Monetary policy instruments
The Riksbank regularly uses monetary policy instruments to implement its monetary policy in practice. The Riksbank primarily does this via what it calls its operational framework with the assistance of market operations and standing deposit and lending facilities. In addition, the Riksbank can take other measures if necessary.
Standing deposit and lending facilities
To manage the liquidity in the banking system in the short term, the Riksbank offers what are known as standing facilities over night, through which the banks can make deposits or borrow from the Riksbank against collateral.
RIX participants that are credit institutions domiciled or with a branch in Sweden and which are monetary policy counterparties have access to the standing deposit and lending facilities.
Measure on standing deposit and lending facilities
Due to the increased uncertainty on the financial markets caused by the corona pandemic the Riksbank, in spring 2020, decided to cut the interest rate on the lending facility. The measure is aimed at ensuring that the overnight rate on the market for Swedish kronor is close to the repo rate, as well as making it cheaper for the monetary policy counterparties to access overnight credit. The change entails:
- A cut in the interest rate on the lending facility to the repo rate +0.10 percentage points. Read more in the annex to the minutes from the monetary policy meeting held on 30 June 2020.
Market operations are primarily aimed at managing liquidity in the banking system. Market operations can include everything from loans at shorter and longer maturities against collateral, repos, purchases or issues of securities, loans in foreign currency, and foreign exchange swaps. The type of market operation the Riksbank chooses to utilise depends on the needs of the financial markets and the operation’s expected effects on the economy.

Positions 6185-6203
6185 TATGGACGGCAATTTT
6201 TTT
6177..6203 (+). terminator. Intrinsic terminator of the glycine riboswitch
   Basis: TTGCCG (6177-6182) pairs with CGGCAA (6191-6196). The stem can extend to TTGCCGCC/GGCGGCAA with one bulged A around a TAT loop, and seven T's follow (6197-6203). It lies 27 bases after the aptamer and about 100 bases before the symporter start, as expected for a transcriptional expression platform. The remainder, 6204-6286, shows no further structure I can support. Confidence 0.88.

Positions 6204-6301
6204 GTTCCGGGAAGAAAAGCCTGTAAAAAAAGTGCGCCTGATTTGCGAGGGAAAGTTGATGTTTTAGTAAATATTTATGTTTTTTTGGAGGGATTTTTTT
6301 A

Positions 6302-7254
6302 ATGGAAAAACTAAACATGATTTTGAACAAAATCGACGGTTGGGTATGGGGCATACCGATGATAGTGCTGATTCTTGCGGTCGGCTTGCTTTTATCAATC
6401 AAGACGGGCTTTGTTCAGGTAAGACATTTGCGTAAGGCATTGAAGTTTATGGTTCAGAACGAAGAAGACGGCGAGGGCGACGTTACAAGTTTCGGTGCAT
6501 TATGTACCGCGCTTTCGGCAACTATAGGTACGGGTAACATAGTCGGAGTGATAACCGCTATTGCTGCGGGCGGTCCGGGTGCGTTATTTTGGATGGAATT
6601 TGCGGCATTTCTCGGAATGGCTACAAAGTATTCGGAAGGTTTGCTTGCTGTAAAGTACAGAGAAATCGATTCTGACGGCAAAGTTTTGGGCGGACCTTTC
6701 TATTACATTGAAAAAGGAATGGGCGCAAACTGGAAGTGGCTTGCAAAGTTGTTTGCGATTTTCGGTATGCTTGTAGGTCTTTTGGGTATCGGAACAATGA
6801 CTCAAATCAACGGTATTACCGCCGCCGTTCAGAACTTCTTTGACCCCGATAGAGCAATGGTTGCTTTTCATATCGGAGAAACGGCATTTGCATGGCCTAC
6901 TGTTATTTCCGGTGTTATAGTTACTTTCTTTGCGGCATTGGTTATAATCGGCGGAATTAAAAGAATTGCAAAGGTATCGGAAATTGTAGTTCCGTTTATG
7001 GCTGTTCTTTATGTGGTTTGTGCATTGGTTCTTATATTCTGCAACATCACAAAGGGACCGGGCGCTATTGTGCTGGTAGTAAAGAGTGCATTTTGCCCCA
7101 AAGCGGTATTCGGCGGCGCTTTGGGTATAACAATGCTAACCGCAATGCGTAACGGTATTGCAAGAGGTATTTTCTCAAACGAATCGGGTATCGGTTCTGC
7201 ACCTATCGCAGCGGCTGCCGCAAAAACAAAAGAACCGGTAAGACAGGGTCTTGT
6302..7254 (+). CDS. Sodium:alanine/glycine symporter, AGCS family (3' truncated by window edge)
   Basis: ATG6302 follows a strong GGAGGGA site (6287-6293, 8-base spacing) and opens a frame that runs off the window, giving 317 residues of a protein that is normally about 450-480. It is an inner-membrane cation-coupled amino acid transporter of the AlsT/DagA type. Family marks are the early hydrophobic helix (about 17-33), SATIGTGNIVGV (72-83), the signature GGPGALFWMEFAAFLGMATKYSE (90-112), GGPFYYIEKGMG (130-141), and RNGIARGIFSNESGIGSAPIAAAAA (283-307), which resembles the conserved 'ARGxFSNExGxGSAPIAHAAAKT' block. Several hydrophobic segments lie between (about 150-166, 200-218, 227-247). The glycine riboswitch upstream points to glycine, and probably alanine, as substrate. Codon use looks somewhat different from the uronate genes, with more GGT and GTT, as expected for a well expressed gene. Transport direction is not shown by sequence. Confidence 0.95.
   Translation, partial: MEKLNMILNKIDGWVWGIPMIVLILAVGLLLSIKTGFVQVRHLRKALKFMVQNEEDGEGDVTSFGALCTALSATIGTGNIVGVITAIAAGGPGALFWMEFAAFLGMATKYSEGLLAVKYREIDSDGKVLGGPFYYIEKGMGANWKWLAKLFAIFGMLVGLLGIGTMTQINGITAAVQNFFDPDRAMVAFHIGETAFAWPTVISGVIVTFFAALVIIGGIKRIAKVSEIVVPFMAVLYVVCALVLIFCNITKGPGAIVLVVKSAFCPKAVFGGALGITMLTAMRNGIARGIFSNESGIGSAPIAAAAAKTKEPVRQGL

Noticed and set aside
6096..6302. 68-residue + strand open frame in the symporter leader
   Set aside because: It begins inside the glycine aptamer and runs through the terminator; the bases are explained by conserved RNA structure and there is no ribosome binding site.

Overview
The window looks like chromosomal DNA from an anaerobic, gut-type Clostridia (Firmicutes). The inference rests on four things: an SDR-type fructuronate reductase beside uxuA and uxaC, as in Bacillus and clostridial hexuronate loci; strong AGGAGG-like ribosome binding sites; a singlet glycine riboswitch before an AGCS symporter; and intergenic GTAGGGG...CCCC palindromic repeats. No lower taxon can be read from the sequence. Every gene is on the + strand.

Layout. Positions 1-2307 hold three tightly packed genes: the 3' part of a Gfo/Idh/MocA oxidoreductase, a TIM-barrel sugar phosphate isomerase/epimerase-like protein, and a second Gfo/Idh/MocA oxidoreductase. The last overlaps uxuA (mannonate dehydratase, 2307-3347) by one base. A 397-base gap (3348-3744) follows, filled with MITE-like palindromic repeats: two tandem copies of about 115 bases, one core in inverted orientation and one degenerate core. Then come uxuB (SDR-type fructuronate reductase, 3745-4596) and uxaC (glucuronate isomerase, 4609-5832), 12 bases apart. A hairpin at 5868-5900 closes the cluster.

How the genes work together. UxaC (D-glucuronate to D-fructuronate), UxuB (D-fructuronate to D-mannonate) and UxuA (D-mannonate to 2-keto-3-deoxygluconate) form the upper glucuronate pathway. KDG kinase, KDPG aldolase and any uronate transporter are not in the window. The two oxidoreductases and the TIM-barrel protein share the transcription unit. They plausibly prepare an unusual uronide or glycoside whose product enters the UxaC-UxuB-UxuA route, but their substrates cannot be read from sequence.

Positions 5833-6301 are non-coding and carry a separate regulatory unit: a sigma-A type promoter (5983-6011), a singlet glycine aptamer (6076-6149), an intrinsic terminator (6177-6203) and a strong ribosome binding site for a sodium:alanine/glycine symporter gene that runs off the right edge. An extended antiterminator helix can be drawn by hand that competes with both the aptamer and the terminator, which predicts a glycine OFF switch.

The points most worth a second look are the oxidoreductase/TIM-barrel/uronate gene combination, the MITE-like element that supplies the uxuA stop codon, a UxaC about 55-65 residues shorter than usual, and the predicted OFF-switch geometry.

Normally, when the banking system has a surplus of liquidity, market operations are aimed at reducing the liquidity in the system and, when the banking system has a deficit of liquidity, the market operations are aimed at increasing liquidity. Through these operations with short maturities (one week), the monetary policy counterparties get the opportunity to invest their surplus or borrow from the Riksbank in the event of a deficit.
Since 2008, the Swedish banking system has had a surplus. Consequently, the Riksbank issues Riksbank Certificates once a week, normally on Tuesdays, thereby reducing the liquidity in the system. The Riksbank Certificates are offered at an interest rate that is the same as the repo rate.
When necessary, the Riksbank can make monetary policy more expansionary by purchasing securities. The aim of such purchases can be both to bring down the general level of interest rates in the economy and to facilitate the credit supply in the economy. The type of security the Riksbank chooses to purchase depends on several factors such as supply and demand for various securities and the risk with which various securities are associated. For several years, the Riksbank has purchased government bonds with the aim of making monetary policy more expansionary.